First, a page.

Residents voice traffic, health concerns at transit workshop

By Alfredo Santana

Contributing Writer

BELL GARDENS — Irma Lopez wants the Metropolitan Transportation Authority to listen to her plight and reduce carbon emissions from cargo trucks and vehicles running along the Long Beach (710) Freeway corridor that cause asthma and bronchitis cases.

To voice her concerns last week, Lopez attended a community workshop focusing on the MTA’s plans to invest $730 million along the 19-mile corridor in a myriad of programs to improve transportation for people and goods, retrofit streets to make room for bicycle lanes and buses, build shared roads for pedestrians and bikes and many others changes.

Organized by the nonprofit SELA Collaborative in partnership with the MTA, the in-person gathering provided residents a rare opportunity to meet with transportation officials who discussed a series of tools available to make remarks for changes along the freeway’s south corridors and forward them to county supervisors and working groups.

“I like the fact they started to include us,” Lopez said. “These workshops are welcomed in communities heavily impacted on our health, and I hope they consider our comments and go on to do what we are asking for. We need the 710 freeway to be zero emissions.”

The two-hour workshop was conducted by Robert Calix, a former transportation, planning and communications manager with the MTA and current chief of planning, strategy and innovation with the North County Transit District in Oceanside.

Calix told a gathering of about 30 participants at the Bell Gardens Veterans Park Senior Center, that the MTA plans to leverage the money in projects that receive input from local residents and give voice to communities previously ignored before plans to widen the freeway were dropped.

Equipped with a large monitor, a laptop and customized signs, Calix ran a series of slides with images showing potential projects the MTA would appraise, such as added canopies at bus stops, streets reconfigured with bus-only lanes and bikes.

Other projects are calming traffic features like turnarounds, programs to add air filters in schools, electric vehicle charging stations for cars and trucks, integrated soundwalls to protect residential areas, and measures to improve traffic flow on the freeway and at offramps.

Calix said the MTA has $50 million to help local small truck owners engaged in freight moving from the ports of Los Angeles and Long Beach to purchase electric units, and for community proposals to install electric vehicle charging stations for vehicles and trucks along the corridor.

“Supervisors Janice Hanh and Hilda Solis and the City Council want to know what is going on in your city that they would improve in transportation,” Calix said. “These goals are the guidelines for the projects MTA wants to see.”

MTA staff set up about a dozen iPads at two tables located near the entrance for the participants to fill in a survey found by clicking an interactive map of the corridor at

Among other questions, visitors to the online site should answer what corridor areas need improvements to tame vehicle carbon emissions, noise and suggest solutions to make walking and the use of bikes safer in neighborhoods where large trucks often use residential streets.

Before the workshop began, the interactive map did not display any urban intersections in Bell Gardens picked by residents to address unsafe transportation issues, or areas that may benefit with new or revamped programs.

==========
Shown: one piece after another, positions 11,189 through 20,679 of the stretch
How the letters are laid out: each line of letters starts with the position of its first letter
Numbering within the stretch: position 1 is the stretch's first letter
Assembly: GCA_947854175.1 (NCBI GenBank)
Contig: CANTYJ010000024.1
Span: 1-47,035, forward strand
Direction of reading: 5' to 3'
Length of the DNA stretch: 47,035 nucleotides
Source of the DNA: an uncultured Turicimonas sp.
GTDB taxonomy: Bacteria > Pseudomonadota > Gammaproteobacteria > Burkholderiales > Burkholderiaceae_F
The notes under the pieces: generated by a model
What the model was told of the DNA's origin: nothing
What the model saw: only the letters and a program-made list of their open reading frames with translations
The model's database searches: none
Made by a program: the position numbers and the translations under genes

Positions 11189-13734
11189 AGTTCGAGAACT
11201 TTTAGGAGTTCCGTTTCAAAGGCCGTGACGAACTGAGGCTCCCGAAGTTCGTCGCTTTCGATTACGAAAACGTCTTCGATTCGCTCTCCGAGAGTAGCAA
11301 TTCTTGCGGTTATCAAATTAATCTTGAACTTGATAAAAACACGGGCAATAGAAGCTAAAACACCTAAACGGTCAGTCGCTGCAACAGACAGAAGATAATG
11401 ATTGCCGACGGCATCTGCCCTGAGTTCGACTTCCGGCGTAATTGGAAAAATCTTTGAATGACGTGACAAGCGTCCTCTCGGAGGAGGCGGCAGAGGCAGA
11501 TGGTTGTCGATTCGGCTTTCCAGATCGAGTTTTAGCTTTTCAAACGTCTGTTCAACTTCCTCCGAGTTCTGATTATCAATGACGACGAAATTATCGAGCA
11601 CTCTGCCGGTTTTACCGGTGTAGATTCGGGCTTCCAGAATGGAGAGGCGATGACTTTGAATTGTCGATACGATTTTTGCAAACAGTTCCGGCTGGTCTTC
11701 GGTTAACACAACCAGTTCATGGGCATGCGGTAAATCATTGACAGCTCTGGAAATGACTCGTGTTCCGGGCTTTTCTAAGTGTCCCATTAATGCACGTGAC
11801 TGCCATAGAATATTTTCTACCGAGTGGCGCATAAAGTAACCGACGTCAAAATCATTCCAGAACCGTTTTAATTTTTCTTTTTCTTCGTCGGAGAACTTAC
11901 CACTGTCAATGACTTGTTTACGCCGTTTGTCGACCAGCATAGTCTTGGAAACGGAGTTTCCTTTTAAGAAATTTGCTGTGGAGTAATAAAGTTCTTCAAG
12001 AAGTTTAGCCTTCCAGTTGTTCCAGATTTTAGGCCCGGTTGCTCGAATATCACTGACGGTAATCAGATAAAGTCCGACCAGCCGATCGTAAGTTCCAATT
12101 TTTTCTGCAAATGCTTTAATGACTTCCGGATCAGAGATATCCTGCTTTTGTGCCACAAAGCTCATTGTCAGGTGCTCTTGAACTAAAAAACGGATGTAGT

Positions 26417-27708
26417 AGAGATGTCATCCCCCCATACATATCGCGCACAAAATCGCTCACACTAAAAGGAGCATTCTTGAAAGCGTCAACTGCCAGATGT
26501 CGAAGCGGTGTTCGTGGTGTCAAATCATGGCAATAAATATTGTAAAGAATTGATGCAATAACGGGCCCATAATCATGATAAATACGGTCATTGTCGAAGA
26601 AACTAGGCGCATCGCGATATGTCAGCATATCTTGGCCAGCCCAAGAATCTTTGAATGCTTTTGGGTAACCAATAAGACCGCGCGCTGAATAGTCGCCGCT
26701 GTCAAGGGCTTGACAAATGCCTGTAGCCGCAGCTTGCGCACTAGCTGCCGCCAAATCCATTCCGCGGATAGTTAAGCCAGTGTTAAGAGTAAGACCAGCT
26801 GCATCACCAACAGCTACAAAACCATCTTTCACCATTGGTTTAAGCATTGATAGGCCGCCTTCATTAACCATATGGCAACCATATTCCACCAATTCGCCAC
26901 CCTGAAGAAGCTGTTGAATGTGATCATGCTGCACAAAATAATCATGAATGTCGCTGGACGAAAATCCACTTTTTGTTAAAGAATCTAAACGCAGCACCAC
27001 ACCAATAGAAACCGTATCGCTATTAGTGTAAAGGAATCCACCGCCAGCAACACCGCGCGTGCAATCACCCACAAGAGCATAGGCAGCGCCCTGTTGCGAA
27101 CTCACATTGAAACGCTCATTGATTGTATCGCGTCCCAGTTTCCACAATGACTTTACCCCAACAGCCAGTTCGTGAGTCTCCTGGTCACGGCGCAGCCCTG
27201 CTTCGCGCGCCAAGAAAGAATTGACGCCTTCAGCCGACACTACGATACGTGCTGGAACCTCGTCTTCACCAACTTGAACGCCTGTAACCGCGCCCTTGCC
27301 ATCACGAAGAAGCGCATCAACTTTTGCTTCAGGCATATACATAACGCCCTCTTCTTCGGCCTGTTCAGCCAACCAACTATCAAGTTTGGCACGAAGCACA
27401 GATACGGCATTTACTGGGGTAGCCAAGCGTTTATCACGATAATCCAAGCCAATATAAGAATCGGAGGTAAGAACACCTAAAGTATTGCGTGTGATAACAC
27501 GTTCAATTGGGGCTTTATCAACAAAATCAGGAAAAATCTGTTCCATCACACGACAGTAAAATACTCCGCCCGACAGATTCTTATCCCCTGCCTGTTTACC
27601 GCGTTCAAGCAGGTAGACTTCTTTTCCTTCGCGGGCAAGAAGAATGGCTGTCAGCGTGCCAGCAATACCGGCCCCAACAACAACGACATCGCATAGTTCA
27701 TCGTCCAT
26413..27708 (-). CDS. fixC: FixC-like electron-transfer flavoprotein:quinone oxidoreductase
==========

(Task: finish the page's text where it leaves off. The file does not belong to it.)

At the end of the session, at least four icons were added that spotted dangerous roads for pedestrians and the impact cargo trucks cause to parks and streets by taking shortcuts, like potholes and bottlenecks.

“Your voice is going to be worth the investment because you were speaking for those who speak Spanish in these communities and aren’t here,” Calix told the attendants.

With 65% of all countywide bus and light rail train riders being Spanish speakers, it is imperative for the MTA to gather feedback from them about what projects they support, because in the end not all would be funded, he said.

Now that COVID-19 infections are on the wane and indoor masking is optional, similar in-person workshops are being planned to link residents from communities like Vernon, a city with only 125 inhabitants where map input is zero, and Huntington Park.

Alberto Campos, SELA Collaborative associate director, said his group works with seven cities and unincorporated county zones like Florence-Firestone and Walnut Park to coordinate efforts with public agencies to cover issues of importance and promote civic engagement.

“One way of doing it is to set up meetings like this,” Campos said. “We partner with our network so issues can be addressed and strengthen SELA communities, like the volume of feedback [needed] so [the MTA] can tailor them to the local needs,” Campos said.

However, installing electric vehicle charging stations in low-income communities mostly inhabited by Latinos and Blacks has raised fears of gentrification and future displacements while a patchwork of safeguards for tenants slowly roll out in each city.

Cudahy resident Maria Saturnino said the MTA should discuss how to protect tenants from being removed, and how to leverage assistance to buy solar panels and ensure water is free from chemicals.

“I think solar panels would help us get clean energy and reduce so many health issues linked to dirty air,” Saturnino said. “We also need clean drinking water to cook. We need water filters. We should discuss these issues more.”

Lopez suggested large trucks should be banned from residential streets and urged the agency to tap resources to assist working class residents from being displaced as new and expensive technologies made their way to get rid of fossil fuels pollution.


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